“What the fuck?” Em hissed, holding her shirt over her bare chest.
“How many people you think are out there?”
“Just sounds like one voice. Can you make out what it’s saying?”
I couldn’t. Just sounded like one word over and over.
We dressed quickly and slipped through the cornstalks, moving towards the sound.
Em tilted her head, trying to make out the word the hushed voice frantically chanted. “Dawn?” she asked, her forehead scrunched. “Is that what it’s saying? Something about the dawn?”
“I think so,” I said. “It sounds like—” A heavy splashing sound cut me off, and the whispers stopped.
We charged through the corn then, our feet submerged in the cold water, fanning the stalks to either side of us before finally bursting through the thicket.
Open air and still water met us, and nothing else. Not even a cascading ripple. No sign of disturbance. Smooth as glass, reflecting the thousands of stars overhead.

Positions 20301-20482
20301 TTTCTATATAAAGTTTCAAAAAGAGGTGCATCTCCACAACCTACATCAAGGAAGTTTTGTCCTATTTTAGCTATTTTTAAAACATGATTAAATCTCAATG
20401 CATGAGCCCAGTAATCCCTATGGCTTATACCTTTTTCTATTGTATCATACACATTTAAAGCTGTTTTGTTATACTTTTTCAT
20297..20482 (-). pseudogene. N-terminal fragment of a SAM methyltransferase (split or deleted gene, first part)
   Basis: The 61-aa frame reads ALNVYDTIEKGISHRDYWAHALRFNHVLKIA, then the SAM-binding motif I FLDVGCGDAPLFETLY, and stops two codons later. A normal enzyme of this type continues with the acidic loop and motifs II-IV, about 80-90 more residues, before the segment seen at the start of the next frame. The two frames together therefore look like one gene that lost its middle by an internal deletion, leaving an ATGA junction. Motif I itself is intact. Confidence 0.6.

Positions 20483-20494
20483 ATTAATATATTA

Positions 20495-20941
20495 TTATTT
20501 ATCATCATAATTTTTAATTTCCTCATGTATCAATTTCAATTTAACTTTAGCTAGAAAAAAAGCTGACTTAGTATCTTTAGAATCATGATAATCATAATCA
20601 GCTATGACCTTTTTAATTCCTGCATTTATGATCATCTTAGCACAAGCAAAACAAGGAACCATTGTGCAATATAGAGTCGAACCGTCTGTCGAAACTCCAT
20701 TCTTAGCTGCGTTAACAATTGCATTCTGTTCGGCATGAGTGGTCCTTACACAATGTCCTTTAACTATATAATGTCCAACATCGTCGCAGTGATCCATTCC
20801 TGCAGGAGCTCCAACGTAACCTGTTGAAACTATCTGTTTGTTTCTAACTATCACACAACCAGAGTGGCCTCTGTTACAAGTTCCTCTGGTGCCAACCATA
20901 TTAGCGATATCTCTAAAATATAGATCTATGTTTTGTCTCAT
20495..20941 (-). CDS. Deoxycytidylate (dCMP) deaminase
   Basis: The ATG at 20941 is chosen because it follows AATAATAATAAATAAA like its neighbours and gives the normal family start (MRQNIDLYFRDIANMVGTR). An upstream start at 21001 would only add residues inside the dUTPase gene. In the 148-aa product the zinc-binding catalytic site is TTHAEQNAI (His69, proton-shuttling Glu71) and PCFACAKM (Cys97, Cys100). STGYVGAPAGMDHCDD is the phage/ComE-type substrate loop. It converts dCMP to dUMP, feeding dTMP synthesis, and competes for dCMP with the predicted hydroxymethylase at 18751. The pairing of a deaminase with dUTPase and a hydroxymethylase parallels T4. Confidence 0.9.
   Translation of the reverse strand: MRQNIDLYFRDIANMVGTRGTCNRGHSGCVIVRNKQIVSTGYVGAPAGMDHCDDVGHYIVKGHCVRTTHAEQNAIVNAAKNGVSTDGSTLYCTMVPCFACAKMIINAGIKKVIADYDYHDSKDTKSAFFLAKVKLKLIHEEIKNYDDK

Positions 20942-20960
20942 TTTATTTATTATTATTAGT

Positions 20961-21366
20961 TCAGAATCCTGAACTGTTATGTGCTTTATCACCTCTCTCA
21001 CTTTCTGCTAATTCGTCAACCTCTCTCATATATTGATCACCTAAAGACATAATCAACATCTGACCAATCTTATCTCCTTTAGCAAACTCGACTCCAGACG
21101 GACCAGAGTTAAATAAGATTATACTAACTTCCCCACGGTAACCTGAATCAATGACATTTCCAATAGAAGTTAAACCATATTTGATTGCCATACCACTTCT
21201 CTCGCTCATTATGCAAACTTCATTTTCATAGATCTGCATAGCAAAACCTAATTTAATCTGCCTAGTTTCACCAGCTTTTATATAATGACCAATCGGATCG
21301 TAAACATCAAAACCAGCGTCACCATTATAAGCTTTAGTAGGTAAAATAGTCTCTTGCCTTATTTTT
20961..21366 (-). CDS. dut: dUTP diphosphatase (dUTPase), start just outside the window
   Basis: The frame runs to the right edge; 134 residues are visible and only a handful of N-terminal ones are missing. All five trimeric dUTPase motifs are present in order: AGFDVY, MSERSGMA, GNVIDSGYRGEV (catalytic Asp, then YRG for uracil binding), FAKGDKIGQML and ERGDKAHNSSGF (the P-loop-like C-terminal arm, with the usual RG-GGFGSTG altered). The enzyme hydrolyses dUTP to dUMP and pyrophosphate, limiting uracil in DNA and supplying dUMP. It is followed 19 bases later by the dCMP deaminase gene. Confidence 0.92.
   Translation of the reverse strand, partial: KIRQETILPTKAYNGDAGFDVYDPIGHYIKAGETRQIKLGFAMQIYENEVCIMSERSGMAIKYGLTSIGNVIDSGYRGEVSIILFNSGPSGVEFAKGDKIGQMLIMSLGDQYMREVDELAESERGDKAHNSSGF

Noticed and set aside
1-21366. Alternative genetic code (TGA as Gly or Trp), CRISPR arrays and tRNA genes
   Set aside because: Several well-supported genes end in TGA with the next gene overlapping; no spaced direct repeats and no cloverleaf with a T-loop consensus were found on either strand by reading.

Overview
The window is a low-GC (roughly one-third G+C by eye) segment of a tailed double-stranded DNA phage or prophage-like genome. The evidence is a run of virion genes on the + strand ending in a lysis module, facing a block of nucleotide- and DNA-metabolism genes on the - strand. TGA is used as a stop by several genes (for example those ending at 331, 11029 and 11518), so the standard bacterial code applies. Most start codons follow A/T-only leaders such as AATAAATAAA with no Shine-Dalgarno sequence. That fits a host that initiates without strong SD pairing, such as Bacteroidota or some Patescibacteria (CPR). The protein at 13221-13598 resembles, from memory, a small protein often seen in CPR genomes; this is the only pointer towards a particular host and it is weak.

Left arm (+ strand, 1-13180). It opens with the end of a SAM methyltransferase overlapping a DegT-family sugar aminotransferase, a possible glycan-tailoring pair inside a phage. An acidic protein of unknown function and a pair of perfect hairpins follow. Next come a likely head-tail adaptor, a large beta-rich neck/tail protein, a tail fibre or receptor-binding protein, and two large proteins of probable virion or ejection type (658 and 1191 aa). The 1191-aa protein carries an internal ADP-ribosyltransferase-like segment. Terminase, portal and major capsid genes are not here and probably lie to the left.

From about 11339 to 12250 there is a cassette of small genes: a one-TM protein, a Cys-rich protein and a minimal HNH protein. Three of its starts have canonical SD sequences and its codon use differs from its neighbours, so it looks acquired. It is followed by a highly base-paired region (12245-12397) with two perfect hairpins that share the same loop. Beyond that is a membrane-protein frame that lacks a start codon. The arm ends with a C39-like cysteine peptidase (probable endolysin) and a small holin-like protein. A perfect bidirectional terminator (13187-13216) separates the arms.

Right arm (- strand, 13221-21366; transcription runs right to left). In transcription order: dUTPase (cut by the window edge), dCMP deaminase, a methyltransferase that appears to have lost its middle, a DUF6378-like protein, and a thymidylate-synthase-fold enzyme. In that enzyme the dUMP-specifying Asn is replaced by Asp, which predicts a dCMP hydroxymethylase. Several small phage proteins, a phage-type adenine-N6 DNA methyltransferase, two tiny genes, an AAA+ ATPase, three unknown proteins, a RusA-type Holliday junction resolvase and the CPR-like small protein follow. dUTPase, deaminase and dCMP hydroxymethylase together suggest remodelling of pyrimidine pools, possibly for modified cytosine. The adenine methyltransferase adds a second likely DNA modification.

“You heard that, right?” Em asked, her voice trembling in a way I hadn’t heard before.
“I did, but there’s nothing out here.”
We kept watching the lake, but there wasn’t any movement and no more sounds except the hum of late-night insects singing their songs.
I wish we could say we did more than just shrug it off and head back to Em’s house. Wish I could say we didn’t just walk away.
But we did, blaming our beer-addled minds.
The next day, while grabbing breakfast in town, we heard rumblings about how Don Brieton had gone off at the bar that night, rambling about taking that water back to his farm mouthful by mouthful if he had to. Heard from his brother that he didn’t come home and must be sleeping it off somewhere.
I exchanged a glance with Em, knowing we were both thinking about the whispers, wondering if they weren’t calling for “dawn” after all, but for Don.